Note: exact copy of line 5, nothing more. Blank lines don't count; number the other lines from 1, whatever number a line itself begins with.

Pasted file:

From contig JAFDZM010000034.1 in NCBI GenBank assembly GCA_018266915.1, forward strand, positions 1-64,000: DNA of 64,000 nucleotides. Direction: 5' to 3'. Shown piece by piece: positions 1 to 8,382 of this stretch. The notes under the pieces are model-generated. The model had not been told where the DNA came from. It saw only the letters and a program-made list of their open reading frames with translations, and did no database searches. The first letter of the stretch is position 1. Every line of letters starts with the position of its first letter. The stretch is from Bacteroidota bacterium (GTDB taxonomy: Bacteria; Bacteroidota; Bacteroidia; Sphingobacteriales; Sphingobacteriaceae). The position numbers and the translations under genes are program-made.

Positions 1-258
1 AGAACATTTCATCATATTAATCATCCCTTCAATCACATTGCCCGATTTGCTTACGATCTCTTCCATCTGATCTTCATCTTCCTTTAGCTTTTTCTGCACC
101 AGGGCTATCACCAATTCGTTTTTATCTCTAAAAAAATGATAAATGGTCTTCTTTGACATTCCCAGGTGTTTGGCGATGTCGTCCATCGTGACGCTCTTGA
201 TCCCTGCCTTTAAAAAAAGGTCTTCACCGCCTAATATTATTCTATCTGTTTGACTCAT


201 TCCCTGCCTTTAAAAAAAGGTCTTCACCGCCTAATATTATTCTATCTGTTTGACTCAT